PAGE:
In a place teeming with thousands of plastic ducks Saturday morning, Mark Kohlhorst of Auburn was drawing young onlookers with two real ducks.
Owner of Mark's Ark, Kohlhorst brought the animal quackers to the 33rd annual Weigand Construction Duck Race fundraiser for Stop Childhood Abuse and Neglect at Promenade Park.
Some kids were brave enough to crawl into the enclosure with the two ducks, who seemed inseparable, though they were different species. One was a fat and fluffy white jumbo Pekin duck while the other was a skinny long-necked Indian runner with the unusual trait of walking erect like a penguin instead of waddling.
Others backed away from the birds' long bills as they waited for the plastic ducks to take their swim in the St. Marys River.
At noon, a huge blue tarp roped to a construction crane dropped the roughly 18,000 brightly colored plastic ducks into the river in front of Wells Street's old iron bridge. They floated lazily to the finish line, a thick yellow rope a few dozen yards away.
The ducks had been bought for $5 each – or five for $20 – by people who lined the step-like seating at Promenade Park to watch.
Shannon Rodgers of Fort Wayne and her sister Stephanie Wambaugh, visiting from Michigan with her daughters Lena, 5, and Kenzie, 3, cheered on their duck, though they didn't expect it to win. Maddy Rodgers, 13, also watched with the group.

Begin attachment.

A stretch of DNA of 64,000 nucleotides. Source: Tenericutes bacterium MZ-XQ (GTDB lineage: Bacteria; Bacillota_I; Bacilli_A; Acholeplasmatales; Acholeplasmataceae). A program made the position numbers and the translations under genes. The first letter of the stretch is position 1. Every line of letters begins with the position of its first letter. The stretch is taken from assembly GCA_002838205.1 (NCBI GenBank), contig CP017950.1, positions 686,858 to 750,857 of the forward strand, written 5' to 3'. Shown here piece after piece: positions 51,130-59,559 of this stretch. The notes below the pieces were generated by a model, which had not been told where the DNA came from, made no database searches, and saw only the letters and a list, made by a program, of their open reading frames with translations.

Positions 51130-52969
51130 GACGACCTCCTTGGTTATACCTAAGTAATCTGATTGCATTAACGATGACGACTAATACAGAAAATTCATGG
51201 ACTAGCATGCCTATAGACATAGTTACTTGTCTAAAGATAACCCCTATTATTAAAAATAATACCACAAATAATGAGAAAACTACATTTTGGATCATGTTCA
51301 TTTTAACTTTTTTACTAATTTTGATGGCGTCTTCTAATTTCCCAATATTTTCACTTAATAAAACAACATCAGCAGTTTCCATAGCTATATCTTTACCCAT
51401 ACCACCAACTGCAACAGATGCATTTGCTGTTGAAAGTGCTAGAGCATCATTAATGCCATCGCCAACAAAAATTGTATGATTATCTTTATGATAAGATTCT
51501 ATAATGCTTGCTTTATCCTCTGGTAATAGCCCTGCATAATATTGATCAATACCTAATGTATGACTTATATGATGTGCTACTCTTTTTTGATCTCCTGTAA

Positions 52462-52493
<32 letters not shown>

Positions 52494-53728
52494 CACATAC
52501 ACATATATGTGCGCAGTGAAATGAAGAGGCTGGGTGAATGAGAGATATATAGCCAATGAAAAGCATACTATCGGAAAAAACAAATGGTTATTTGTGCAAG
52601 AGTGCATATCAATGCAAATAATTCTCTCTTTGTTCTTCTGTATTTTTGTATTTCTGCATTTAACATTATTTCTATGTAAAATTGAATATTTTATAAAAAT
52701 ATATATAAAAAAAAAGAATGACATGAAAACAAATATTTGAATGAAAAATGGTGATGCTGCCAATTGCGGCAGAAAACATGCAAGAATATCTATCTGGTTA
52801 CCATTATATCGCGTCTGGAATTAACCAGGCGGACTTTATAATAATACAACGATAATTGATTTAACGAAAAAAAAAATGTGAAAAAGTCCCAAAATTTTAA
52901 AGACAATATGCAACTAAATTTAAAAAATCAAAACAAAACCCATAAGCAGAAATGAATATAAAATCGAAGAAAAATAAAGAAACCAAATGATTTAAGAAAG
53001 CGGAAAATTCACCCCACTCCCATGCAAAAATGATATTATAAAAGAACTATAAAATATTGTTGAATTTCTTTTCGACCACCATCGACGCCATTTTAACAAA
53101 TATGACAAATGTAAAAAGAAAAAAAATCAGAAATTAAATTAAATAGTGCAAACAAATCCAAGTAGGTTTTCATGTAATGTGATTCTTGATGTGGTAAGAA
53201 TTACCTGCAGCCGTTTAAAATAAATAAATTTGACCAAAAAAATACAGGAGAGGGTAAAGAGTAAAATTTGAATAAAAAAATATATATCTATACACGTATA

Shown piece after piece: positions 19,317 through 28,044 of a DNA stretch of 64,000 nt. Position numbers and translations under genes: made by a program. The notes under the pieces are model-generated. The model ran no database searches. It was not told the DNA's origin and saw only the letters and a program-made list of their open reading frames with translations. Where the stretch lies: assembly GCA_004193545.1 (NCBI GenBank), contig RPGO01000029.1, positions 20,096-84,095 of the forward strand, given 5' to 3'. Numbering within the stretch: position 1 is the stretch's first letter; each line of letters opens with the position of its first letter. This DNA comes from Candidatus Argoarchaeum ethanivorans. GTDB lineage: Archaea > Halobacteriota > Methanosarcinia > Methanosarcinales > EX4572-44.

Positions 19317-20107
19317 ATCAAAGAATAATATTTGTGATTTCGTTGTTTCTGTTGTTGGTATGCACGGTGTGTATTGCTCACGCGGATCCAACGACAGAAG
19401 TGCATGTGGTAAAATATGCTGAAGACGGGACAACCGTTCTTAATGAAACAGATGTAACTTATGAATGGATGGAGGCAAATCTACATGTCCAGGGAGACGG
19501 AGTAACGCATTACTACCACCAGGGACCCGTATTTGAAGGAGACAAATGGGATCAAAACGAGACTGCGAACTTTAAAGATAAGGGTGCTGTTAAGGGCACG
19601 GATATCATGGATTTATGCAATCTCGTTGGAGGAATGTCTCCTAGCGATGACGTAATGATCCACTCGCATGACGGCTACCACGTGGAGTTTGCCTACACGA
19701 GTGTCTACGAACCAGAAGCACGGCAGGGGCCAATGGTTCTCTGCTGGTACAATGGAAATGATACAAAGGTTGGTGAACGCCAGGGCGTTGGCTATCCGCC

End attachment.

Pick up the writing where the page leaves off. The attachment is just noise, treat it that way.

“That didn't even cross our mind,” Shannon Rodgers said.
But the families did enjoy the carnival-like atmosphere for children. Kids could play in a bouncy house, try hitting floating whiffle balls into a target and race plastic ducks tinier than those destined for the river down water-filled raceways made of plastic pipes cut in half.
Many children splashed in the park's water features and played pingpong, cornhole and giant-sized Jenga.
Whitney Craig, SCAN's marketing and communications director, said the event raised $225,000, although much of that was through donations other than duck purchases.
“We're right at our goal, thanks to sponsors,” she said, adding the event was being held in Promenade Park, which opened in 2019, for the first time. “The city invited us to use it,” she said.
Kohlhorst said it was a coincidence that he brought the two real ducks along with his menagerie, which included a rabbit, a snake and a lizard known as an Indonesian skink.
“It was really done unintentionally,” he said. “I just like showing ducks. They're really popular when I do events,” he said, adding, “A lot of kids today have no contact with animals at all.”
Elyse Todd, 9, of Fort Wayne was one of dozens of children captivated by one of the real ducks before the plastic ducks raced.
“I was trying to pet it, but it kept going away,” she said.
The buyer of the winning duck – John Crawford – won $5,000. Craig could not provide Crawford's hometown Saturday afternoon.
Twenty-five other ducks also won prizes, but no one matched the number drawn in a $1 million lottery, she said.